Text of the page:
If you’re an angler you will no doubt have come across the term drop shot in recent times. As a technique it gets lots of positive comments and is certainly gaining in popularity in the UK. I’ve had my eye on it for a good while now and I knew that I would embrace it one day, but I wanted that to be when I was ready, as opposed to following the crowd and jumping on the latest piscatorial bandwagon simply for the sake of it.
After all, it is a very specific way of fishing and as such I wanted to get the right gear as opposed to improvisation. You know the sort of thing – any old rod will do: just tie a standard bomb on the bottom: you don’t need fancy hooks. While I am aware that tackle manufacturers will seek to exploit gaps in the market, we shouldn’t automatically become cynical as to their motives.
So on that basis, a knock on my door from the courier indicated my order from Harris Sportsmail had arrived. The two main – and most expensive – items in any set-up will be the rod and reel. My choice was to go for the new Fox Rage Ultron. I had been looking at Savage Gear but as Fox had just brought out the matching reel I decided to go that route.
Spooled up with Sunline braid I was ready to go. I had already done my research, and that’s where the internet came in handy. But it’s important to look in the right places. Post on a forum and you’re likely to get advice from people who haven’t actually done any drop shotting. I pretty much checked out US-based articles from experienced anglers in that field.
I had a number of questions I needed to clarify, such as ‘What’s the difference between drop shot and jigging?’. It’s important to get everything sorted out as much as possible in your mind before you embark on the journey. I wanted to be in the position, that before I ordered my gear, I knew exactly what I was getting into. From rod to hook, every item of tackle I ordered was chosen deliberately.
Of course that’s the theory. Once we’ve got the gear we have to learn how to use it. I’m of the view that if you’re a reasonable angler anyway it won’t be such a big step to embrace new techniques. For example, you may have never sea-fished, but as a decent coarse angler a little bit of research and you’ll be on the right track. The basics are the same in many ways.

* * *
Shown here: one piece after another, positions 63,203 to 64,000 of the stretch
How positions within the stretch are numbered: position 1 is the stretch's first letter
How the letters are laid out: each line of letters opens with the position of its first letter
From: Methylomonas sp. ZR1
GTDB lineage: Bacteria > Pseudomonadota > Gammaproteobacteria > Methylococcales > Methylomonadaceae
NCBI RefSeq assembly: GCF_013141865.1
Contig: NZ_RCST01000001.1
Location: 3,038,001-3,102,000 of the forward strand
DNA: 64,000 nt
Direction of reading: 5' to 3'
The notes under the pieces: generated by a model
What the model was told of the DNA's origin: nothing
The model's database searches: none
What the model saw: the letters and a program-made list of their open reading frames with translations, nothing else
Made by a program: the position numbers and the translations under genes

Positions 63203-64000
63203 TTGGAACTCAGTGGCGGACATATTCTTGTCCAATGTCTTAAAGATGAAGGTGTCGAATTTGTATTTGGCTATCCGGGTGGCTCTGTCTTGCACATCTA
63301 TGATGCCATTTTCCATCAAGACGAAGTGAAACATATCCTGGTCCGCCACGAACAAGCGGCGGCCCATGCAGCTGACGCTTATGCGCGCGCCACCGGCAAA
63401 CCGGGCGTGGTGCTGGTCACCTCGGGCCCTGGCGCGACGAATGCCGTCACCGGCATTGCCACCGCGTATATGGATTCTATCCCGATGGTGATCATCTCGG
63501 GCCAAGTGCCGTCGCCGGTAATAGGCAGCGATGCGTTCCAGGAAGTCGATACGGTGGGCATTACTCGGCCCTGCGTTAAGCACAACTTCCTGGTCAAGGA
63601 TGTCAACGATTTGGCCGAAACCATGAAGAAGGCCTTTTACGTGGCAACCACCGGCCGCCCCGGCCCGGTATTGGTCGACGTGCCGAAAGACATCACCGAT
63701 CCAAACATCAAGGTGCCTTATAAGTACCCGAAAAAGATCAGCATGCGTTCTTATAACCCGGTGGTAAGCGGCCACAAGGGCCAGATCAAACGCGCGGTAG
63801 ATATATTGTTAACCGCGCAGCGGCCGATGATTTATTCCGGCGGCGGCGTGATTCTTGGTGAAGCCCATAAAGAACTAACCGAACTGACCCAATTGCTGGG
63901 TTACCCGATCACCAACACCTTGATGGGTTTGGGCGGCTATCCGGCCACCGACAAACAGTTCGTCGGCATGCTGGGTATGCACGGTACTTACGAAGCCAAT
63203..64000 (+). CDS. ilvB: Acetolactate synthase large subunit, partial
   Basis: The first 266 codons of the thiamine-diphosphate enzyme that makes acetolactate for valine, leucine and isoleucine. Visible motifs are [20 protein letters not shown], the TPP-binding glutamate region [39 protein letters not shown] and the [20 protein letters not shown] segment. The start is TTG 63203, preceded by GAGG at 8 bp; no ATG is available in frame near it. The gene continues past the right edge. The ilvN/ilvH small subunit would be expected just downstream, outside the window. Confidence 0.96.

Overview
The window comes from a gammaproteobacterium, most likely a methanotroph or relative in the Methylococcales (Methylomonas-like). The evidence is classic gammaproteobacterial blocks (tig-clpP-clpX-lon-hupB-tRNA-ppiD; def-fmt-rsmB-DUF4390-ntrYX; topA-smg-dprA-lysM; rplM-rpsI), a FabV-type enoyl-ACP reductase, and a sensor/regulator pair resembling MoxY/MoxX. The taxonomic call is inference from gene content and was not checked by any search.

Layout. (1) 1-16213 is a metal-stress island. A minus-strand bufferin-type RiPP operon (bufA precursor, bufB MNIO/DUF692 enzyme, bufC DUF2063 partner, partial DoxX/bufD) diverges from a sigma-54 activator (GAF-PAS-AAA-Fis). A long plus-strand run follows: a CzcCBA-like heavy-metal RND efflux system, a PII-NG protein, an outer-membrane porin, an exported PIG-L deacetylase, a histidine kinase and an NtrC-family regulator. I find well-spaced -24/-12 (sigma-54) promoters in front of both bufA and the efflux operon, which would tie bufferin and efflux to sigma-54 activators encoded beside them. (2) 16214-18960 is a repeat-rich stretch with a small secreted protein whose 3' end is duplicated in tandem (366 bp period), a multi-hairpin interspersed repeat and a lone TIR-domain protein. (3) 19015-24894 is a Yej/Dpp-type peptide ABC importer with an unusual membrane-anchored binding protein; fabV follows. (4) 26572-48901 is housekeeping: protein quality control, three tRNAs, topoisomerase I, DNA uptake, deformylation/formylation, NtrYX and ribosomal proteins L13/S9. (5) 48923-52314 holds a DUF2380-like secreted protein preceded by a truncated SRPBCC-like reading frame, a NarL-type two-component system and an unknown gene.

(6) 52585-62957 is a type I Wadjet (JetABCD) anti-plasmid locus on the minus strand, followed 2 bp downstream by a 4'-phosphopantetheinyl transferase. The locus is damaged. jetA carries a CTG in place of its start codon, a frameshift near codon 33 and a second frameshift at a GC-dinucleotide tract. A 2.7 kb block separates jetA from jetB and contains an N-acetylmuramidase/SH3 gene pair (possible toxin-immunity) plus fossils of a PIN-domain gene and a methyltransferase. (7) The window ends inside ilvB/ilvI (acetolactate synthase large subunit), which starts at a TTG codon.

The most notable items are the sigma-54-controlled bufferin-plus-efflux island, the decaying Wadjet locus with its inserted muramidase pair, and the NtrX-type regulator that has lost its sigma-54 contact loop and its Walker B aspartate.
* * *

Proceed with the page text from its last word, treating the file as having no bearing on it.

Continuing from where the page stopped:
With perch being the reason I wanted to drop shot, I set off for my local canal to get the week underway. With lots of short sessions being the way I will go with the method. Although I can’t keep the rod made up in the way that I do with my spinning gear, with the swivel kept in place it was halfway there. All I needed to do was tie the rig on and away I went.
For me, drop shotting is a finesse method. It’s more gentle in its approach than other styles of fishing. You’re not thrashing the water with a lure and even compared to spinning with a small Mepps it is much more delicate. But whatever the method it’s always great to get a take and the Berkley perch minnow was picked up by a few perch. They were mostly small with one just a little bit bigger that I posed with.
I certainly enjoyed my short morning session, so much so that I visited a local lake on the evening. Deep water close in, and clear at that, it will be perfect for drop shotting. I’ve already had some very productive spinning sessions on there. Again I connected with perch but also a small pike. Following on from the chub that I caught last week that’s now three species.